And then, just this past Friday, four days before my divorce and thinking about treating myself to a little something special, I got another well-timed email. The good news: I was a winner - again! Days before, I entered a giveaway hosted by the Austin Food Journal for an insulated picnic tote, complete with wine glasses, corkscrew, cheese board and knife, and fully stocked with a bottle of yummy wine, three kinds of luscious cheese, some tasty charcuterie, and a loaf of artisan ciabatta, all courtesy of Antonelli's Cheese Shop

I picked up my prize at the shop on Saturday afternoon, where I got to meet Christian of the Austin Food Journal and John Antonelli, co-owner of the shop. Christian and I chatted while John packed up my winnings (or "babies," as he called them), and then I got to chat with John a bit as well. This is a guy who's seriously passionate about what he does - he took the time to describe each cheese to me, telling me where it came from and what it tasted like. I learned that the Ossau-Iraty would be "buttery," the Trugole was great on lamb pizza, and the Clothbound Cheddar from the Cellars at Jasper Hill was John's absolute favorite cheddar right now. The ciabatta from Barrie Baking, the Felino salame, and the bottle of wine - Verdier-Logel Cotes du Forez la Volcanique - would all pair beautifully with the cheeses, he assured me. I thanked both John and Christian repeatedly and left barely able to wait for my picnic treat. My mouth was watering, to say the least.


 Adorable!

The babies (and some salami for good measure).

One of my dearest friends, Allison, came by to help me inhale the feast. We rounded it out with some grapes and jams (fig and pear ginger, to be precise). It turned out to be quite the delicious spread!

Artsy photo courtesy of Allison.

All I can say is: it was so. freakin'. good. The Trugole was my favorite I think, and I having a sneaking suspicion I'll be stopping by Antonelli's to pick up some more. Thank you, thank you, thank you to the Austin Food Journal and Antonelli's Cheese Shop! This was a great way to spend the afternoon with a good friend, and an even better way to keep myself from fixating on tomorrow's events. I may never win the lottery, but getting to indulge in treats like this and share them with friends feels pretty darn lucky to me.

Saturday, July 3, 2010

One Hot Property

Leaving a friend's place the other day, I passed a house with a "For Sale" sign in the yard. I'm used to seeing signs that say, "For Sale By Owner," "Must See!" and "New Price," but this one was different.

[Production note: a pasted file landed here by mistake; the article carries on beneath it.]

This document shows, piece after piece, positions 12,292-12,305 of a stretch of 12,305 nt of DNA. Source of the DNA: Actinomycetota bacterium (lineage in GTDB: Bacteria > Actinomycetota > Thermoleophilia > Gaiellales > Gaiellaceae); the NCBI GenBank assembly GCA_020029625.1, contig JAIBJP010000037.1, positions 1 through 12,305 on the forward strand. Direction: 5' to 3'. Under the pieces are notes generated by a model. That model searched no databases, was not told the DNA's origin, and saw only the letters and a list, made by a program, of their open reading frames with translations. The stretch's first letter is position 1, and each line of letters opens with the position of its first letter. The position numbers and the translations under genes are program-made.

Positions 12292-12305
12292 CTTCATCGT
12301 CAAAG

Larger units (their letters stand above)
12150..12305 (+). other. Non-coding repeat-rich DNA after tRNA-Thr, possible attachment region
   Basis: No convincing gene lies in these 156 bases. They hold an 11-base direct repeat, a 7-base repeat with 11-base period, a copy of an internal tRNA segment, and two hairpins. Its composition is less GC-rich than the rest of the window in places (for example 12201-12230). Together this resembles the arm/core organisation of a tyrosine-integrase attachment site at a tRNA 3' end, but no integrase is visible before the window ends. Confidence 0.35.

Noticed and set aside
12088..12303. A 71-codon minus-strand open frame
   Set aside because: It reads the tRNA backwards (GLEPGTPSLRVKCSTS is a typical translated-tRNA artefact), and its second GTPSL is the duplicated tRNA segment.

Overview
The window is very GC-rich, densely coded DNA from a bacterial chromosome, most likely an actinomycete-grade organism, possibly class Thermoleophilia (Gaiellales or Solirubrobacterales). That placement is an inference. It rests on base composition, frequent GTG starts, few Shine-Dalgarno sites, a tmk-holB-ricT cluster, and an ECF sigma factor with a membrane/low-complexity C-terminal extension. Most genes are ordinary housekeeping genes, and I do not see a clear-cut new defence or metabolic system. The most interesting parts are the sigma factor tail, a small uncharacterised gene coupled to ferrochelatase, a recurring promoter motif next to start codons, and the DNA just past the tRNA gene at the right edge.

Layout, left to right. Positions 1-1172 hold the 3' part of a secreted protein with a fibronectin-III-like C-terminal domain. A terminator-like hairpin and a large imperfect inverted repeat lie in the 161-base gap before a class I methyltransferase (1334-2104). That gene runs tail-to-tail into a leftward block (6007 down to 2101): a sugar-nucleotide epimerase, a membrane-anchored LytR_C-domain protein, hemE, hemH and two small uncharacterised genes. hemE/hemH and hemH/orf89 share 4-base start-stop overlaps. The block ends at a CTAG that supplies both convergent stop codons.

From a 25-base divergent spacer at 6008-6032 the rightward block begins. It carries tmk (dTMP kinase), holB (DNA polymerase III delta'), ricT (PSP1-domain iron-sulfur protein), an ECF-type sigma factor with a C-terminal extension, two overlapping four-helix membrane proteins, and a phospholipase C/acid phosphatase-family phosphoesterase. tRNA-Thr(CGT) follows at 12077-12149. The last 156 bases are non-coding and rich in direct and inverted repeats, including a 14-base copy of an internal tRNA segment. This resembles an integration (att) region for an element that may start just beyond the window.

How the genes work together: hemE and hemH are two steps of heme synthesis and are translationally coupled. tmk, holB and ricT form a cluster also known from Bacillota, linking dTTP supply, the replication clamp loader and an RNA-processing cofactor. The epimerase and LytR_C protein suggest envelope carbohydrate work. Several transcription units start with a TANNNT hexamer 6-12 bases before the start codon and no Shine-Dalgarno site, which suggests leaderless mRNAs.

Written in red letters on a white background at the bottom of the sign was, "I'M GORGEOUS INSIDE." Maybe it was the first-person voice that caught my attention, or maybe it was the slightly plaintive tone I imagined it in, I'm not sure. But it was striking enough to make me stop and take a picture, and then it made me think.

I may not wear a t-shirt emblazoned with those words, but I often find myself going into new relationships silently praying that the other person will realize that I, too, am gorgeous inside. Please don't notice that I could stand to lose a few pounds, that I rarely put on any makeup, or that I rotate through the same seven go-to outfits again and again. I'm great inside. Really, I am. I swear.

In my attempts to convince people - new friends, colleagues, and first dates alike - that I really, truly am gorgeous inside, I often come on too strong. I talk more than I know I should, trying to make people laugh or impress them with my intelligence. It often equates to, "See how great I am? No, really, can you see it? What about now? Okay, now?" Not surprisingly, this often backfires. It's annoying just to read it.
Another thing that sign and I have in common: neither one of us is particularly repulsive on the outside. There's nothing about the house's exterior that would lead me to believe that it isn't perfectly lovely on the inside. The lawn is green, the flowers are blooming, and the paint job looks great. Likewise, if I were to actually take an objective look in the mirror, I would see that there's nothing about my appearance that would lead anyone to think I'm anything less than gorgeous on the inside. I have an adorable band of freckles across my cheeks and nose. I have a pinkish glow to my complexion that means I never need blush. My curves are womanly in ways that Kate Moss's will never be. I have a big smile and full lips and, if you believe my mother, a beautiful hairline (no, I don't know what that means, but I'm still gonna go with it). But my fixation on the negatives - my weight and the fact that my sister inherited every ounce of fashion sense in the family gene pool, among other things - means that I don't usually see that I'm not *only* gorgeous on the inside. I'm gorgeous on the outside in my own way, too.

I realize that I can't expect anyone else to believe that I'm gorgeous inside or out if I don't believe it myself. I also realize that no amount of affirmation from my friends or family or significant others is going to make me believe it. So instead I try to chip away at it slowly, countering the negative thoughts with one affirmation over and over: "Hey, I'm gorgeous outside, too."

Hey, does anyone know whether they make t-shirts emblazoned with those words instead?